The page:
Bakewell DBA Tournament 18 June

As a relative newcomer to DBA, it was with no little trepidation that I offered to organise a tournament.

The theme was based on a dreadful pun (Bakewell TARTars and T’ARTillery) after the local delicacy.  This meant that armies had to have at least four Light Horse and/or Artillery elements.  In order to give LH room to roam around the flanks and give elements the chance to stay out of artillery range, the boards were large ones at 800mm square.

On the day, 14 gallant competitors cantered in on their light horse, some dragging their artillery with them – in some cases (well Arnaud to be precise!), dragging quite a lot of artillery.

The players:


Back row, left to right – Tom Whitehead, Paul Murgatroyd, Richard Pulley, Scott Russell, Pete Whyman, Neil Mason, Graham Fordham, Tristan Gale (observer), Phil Duncan, David Constable (obviously worried about being seen at a v3 event as he tries to edge out of picture!)

Front Row – me, Tamara Fordham,  Arnaud Marmier (the winner),  Martin Myers (edging forward and trying to look like the winner!), Pete Duckworth and Phil Johnson.

The prizes were kindly donated by John Roberts of Naismith and Roundway ( ).  First prize was a 15mm Late German army IV/13d – hopefully to be seen at the next Mercian tournament when the theme will be the Italian Wars.

The results:

Bakewell DBA results

A few photos from the event:  (Pictures of the armies to follow)

general pic
The games get under way – partially obscured by Arnaud’s big hair
paul m
Paul looks in horror as his first throw is a 1 and that plough mysteriously turns to mud!
arnaud and richard
Richard tries to guess which of Arnaud’s three artillery pieces will blast him first.
david and martin
Martin looks on, amazed as he witnesses David, former v2 infantryman, enjoying a v3 cavalry game!
graham and neil
Neil and Graham take a brief respite from the game to discuss beard trimming techniques
neil and arnaud
Arnaud and Neil practice levitation – or is that an ouija board?
pete and richard
Pete squints to avoid snow blindness while trying to stop his sleeves catch the table edge
phil and tom
Tom uses his magic wand on his d6 to make sure it continues to throw high while Phil J reaches for the brandy.
scott and tamara
Tamara helps Scott understand what a base width is.
scott and graham
Scott gets ready with his canister of sevoflurane in the hope it will knock Graham out at the critical moment.
pete d and Phil D
Phil D looks on aghast as more Lithuanian LH reincarnate as 3Bw

Long time – no posts!

I can’t believe it is seven months since my last post!  perhaps things have been a bit too busy on the wargaming front (and other things!) to stop and write about it.

I guess the main bits of wargames news are:

  • Two excellent DBA tournaments – the Mercian organised by Pete Duckworth and Alton arranged by Martin Smith.  My North Welsh didn’t come top, but they didn’t come bottom either!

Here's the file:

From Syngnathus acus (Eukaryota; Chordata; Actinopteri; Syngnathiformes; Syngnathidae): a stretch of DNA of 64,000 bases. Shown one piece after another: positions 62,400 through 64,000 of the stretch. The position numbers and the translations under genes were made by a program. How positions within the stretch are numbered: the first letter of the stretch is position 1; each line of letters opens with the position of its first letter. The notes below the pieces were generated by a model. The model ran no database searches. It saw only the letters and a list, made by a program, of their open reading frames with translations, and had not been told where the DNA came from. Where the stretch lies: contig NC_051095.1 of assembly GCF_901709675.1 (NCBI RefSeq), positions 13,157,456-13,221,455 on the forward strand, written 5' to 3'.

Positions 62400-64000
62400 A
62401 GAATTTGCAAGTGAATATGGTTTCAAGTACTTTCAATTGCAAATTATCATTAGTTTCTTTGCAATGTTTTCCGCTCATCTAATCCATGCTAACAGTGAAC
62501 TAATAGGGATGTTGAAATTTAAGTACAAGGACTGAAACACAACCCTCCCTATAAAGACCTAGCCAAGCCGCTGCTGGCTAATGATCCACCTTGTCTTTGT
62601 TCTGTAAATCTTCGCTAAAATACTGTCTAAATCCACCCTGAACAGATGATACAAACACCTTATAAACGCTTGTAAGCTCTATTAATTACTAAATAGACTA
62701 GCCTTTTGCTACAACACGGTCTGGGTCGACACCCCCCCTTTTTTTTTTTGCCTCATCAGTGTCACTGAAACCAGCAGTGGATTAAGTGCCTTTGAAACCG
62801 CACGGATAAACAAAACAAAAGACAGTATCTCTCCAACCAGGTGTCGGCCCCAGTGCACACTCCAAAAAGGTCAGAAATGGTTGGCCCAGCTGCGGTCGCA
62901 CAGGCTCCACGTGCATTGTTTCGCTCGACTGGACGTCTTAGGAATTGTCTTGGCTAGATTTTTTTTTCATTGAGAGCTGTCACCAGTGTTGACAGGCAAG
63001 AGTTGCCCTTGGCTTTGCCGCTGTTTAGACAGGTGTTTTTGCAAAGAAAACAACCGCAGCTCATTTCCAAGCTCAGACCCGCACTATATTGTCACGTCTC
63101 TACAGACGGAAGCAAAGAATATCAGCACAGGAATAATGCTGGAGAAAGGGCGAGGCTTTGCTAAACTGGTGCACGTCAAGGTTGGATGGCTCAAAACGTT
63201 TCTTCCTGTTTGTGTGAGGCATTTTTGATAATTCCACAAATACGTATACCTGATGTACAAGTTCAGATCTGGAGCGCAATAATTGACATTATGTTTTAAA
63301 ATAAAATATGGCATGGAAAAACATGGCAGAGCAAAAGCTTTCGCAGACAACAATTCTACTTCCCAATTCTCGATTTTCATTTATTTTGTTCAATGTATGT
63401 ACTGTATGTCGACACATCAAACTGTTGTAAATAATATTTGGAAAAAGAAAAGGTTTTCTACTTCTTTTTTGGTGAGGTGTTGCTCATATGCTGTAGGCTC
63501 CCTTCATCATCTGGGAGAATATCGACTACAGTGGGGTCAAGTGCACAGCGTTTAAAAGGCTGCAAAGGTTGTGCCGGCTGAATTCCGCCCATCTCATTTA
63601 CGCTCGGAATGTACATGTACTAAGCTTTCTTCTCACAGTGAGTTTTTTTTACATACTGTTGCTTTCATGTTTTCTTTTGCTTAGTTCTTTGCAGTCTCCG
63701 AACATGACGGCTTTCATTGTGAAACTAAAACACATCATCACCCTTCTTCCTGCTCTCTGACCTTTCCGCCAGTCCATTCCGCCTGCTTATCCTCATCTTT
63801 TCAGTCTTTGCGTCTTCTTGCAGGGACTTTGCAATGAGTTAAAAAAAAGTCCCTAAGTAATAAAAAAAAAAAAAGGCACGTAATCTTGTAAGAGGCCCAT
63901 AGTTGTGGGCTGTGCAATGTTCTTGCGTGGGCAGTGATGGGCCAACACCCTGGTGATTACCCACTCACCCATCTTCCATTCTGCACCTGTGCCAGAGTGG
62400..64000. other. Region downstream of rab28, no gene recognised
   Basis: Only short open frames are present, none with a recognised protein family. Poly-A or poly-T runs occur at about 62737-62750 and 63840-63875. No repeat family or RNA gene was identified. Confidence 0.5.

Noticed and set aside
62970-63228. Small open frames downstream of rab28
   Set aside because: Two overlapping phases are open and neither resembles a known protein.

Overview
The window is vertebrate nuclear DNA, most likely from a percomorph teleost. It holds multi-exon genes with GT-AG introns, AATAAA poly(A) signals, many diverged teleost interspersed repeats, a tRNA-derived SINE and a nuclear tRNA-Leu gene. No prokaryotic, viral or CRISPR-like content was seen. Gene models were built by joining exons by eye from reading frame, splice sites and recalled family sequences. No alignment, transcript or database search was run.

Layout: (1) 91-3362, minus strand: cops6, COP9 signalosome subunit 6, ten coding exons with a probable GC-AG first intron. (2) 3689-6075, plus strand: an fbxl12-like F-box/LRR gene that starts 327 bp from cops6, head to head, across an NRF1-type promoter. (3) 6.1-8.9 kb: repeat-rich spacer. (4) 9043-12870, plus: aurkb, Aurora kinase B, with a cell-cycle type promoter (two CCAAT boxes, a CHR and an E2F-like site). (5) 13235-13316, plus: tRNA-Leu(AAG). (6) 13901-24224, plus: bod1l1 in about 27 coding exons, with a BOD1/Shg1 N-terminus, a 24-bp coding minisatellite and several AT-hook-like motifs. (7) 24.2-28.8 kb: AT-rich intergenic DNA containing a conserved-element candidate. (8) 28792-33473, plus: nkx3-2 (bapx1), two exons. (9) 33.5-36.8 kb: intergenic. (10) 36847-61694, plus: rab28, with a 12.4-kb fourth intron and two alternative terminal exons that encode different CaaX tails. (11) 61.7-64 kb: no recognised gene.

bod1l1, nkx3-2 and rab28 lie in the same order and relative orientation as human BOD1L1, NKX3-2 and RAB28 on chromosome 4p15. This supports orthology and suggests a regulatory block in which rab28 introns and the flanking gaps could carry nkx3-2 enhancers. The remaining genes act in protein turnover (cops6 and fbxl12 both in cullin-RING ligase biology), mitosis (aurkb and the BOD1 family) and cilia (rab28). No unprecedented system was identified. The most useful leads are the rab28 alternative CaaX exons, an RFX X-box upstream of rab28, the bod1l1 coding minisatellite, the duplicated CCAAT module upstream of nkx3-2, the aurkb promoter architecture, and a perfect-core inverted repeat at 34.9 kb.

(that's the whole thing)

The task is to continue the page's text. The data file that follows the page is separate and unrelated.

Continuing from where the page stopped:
• My old chum Hugh Harvey from Minneapolis visited us for a heavy wargaming weekend, introducing me to Art De La Guerre (liked) and Aurelian by Sam Mustafa – really, really liked!
  • I have bought a couple of nice Oriental DBA armies – Khmer from Outpost and Malay from East Riding Miniatures/Grumpy.  Also on the painting bench are some Perry 28mm plastic Arabs for Saga and a long unpainted 15mm DBA Dynastic Bedouin army.
  • This coming weekend (18 June) I am organising my first DBA tournamenr in Bakewell – currently 16 players are signed up for it.  Full report to follow soon – i promise!  The theme is armies with at least four Light Horse or Artillery.
  • I am also helping to run the first DBA tournament at Britcon in Manchetser on 13 August.

More news – and perhaps a few photos to follow soon.

DBA v3

So far, gaming in November has been very much about playing DBA v3!

Firstly, there was a good game of Big Battle DBA with Sean, my long suffering regular wargaming mate!

The game was set around the battle of Nicopolis in 1396 between the Ottomans and a combined Hungarian/Western Crusader army.

The orders of battle were based on the scenario by Ian F White with a few minor changes to cater for my miniatures collection.

The orders of battle were as follows:

Hungarian Right (12 elements): 1x3Kn (General – King Sigismund), 2x3Kn, 1x6Kn, 4x2LH, 2x4Cb, 1x4Sp, 1x2Ps. Appear 2nd bound

French Centre (12 elements): 1x3Kn (General – John of Nevers), 7x3Kn, 2x3Cv, 2x4Cb.  (50% demoralisation, must have highest pip score + move towards enemy directly)

Wallachian Left (12 elements): 1x3Cv (General – Prince Mircea), 4x2LH, 2x3Bw, 1x5Hd, 4x2Ps. Appear 2nd bound

Ottoman Right (9 elements): 1x3Cv (General – Tinnurtash), 5x3Cv, 3x2LH

Ottoman Centre (15 elements): 1x3Cv (General – Sultan Bayuzid), 3x3Cv, 3x2LH, 4x4Bw, 4x2Ps.

Serbian Left (12 elements): 1 x3Kn (General – Stephen Lazarevitch), 5x3Kn, 1x3Ax, 5x2Ps  Appear on third bound.